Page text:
A handful of Middlefield residents shared their concerns Tuesday night over the distribution and details of the sales agreement reached this week between the town and Powder Ridge Mountain Park and Resort LLC owner Sean Hayes.
The concerns were brought up during a nearly hour-long public comment period at the start of last night's Board of Selectmen meeting and ranged from whether pages of the agreement are missing from copies available at town hall to whether Hayes is financially prepared to buy and invest in Powder Ridge, which has sat vacant for five years.
On Monday, selectmen held a special meeting in executive session to review the agreement. At the end of the meeting, in a 2-1 vote, to Hayes for $700,000.
"[Monday's] behavior by the first selectman and second selectman at the Board of Selectmen's meeting was a travesty," said Lucy Petrella reading from a letter she'd written following the meeting.
Read Petrella's full letter in the attached PDF
Petrella, who serves as chairman of Middlefield's Board of Finance, said she was upset that her request that the finance board be directly involved in discussions regarding the agreement was denied by First Selectman Jon Brayshaw.
In an email to Petrella, Brayshaw said the request was "inappropriate and unfair ... to have an assortment of folks participating in the negotiations."
"I am strongly in favor of developing Powder Ridge," Petrella said. "What I am not in favor of, however, is selling out the people of Middlefield to any buyer at any cost just to get Powder Ridge off our backs."
Resident Seb Aresco, who is a member of the town's Economic Development Commission, made it clear that he was not in favor of a provision in the agreement that gives Hayes the right of first refusal if or when the town decides to sell the 20-acre parcel of land recently split from the property.
"Why would you want to give someone the right of first refusal," Aresco asked.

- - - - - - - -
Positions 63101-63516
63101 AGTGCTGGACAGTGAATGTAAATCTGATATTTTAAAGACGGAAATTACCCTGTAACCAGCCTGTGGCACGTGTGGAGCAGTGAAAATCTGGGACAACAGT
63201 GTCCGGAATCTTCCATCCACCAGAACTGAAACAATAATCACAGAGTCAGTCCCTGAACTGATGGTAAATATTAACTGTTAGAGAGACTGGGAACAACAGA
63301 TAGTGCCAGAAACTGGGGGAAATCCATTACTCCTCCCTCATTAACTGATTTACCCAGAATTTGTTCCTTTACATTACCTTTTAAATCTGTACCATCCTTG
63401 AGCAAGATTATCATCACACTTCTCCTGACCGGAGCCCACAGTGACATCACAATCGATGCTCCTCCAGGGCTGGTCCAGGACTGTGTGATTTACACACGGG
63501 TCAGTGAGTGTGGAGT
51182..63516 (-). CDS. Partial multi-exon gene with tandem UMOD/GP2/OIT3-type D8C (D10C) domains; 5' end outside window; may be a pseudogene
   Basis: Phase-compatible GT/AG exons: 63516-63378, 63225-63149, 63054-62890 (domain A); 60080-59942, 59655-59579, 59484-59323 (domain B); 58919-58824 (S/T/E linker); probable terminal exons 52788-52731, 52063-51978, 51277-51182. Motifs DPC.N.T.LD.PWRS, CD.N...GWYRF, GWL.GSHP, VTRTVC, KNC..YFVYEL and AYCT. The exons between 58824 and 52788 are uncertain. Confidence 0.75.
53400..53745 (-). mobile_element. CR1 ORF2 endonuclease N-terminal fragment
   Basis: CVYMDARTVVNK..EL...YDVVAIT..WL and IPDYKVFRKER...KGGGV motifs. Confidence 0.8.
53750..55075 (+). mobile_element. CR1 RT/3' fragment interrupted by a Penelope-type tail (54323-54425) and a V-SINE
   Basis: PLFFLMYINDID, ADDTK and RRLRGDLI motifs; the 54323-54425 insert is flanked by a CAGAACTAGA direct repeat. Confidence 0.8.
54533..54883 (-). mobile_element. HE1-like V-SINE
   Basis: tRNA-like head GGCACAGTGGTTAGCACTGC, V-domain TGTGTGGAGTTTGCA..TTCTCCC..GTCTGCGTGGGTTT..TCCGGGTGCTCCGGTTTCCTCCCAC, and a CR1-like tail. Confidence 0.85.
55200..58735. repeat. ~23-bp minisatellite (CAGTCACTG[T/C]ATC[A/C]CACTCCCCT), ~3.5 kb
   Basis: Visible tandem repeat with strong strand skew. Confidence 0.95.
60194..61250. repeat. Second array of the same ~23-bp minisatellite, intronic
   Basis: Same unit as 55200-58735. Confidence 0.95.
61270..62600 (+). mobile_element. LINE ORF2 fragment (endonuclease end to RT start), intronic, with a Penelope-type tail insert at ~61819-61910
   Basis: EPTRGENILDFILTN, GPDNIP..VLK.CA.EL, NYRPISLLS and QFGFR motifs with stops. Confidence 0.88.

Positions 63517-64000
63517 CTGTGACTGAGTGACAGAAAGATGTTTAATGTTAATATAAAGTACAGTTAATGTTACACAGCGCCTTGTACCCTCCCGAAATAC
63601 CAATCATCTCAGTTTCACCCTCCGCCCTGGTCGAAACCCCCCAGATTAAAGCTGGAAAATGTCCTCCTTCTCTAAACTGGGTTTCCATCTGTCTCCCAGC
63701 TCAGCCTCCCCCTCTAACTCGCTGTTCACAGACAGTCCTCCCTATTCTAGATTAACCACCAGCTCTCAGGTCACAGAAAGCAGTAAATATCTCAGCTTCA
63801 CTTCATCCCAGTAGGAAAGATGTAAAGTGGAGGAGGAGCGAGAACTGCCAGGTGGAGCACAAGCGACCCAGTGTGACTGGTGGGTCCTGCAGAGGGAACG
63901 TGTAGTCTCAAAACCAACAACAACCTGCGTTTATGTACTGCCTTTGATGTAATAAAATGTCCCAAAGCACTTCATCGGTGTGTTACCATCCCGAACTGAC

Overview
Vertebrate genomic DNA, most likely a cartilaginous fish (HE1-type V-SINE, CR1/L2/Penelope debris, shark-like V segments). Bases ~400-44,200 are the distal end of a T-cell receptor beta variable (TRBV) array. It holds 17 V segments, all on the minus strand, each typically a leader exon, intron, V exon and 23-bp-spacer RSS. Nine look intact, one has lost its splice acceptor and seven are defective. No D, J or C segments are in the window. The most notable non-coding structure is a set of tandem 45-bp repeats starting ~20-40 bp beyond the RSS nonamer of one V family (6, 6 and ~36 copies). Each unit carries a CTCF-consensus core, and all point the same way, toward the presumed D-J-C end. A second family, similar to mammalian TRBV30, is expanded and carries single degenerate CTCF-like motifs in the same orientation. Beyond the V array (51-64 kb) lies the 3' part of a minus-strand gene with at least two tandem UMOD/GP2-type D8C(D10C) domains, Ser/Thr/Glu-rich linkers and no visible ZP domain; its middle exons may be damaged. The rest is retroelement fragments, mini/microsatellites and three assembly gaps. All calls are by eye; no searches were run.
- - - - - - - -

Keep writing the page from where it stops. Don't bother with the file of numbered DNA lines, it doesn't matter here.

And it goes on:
When several residents questioned whether an audit of Hayes' finances would be made available to the public, Brayshaw said he expected only to see an executive summary of the audit.
The summary, he said, would be made available to the public at a later date.
"It's awfully hard to figure out what's going on," resident Jim Brown said, referring to the length of the agreement. Brayshaw said the amount of performance clauses in the agreement led to it's unusual length.
Pat Brown said copies of the agreement distributed at town hall were missing several pages, including a section she said appeared to absolve Hayes from the requirement of providing ten years of skiing at Powder Ridge.
Selectman Ed Bailey said the clause had been carefully reviewed by the town's attorney and required a high burden of proof.
"It would be something akin to the fact that every single ski area in the state of Connecticut has gone out of business," Bailey said.
Brayshaw said a public hearing will be scheduled soon to allow residents the opportunity to hear Hayes' business plan or ask questions before they vote on whether to sell him the property.
"He's getting the deal of a lifetime," said resident Susan Heuberger. "I'm just looking to see if he has gratitude for that."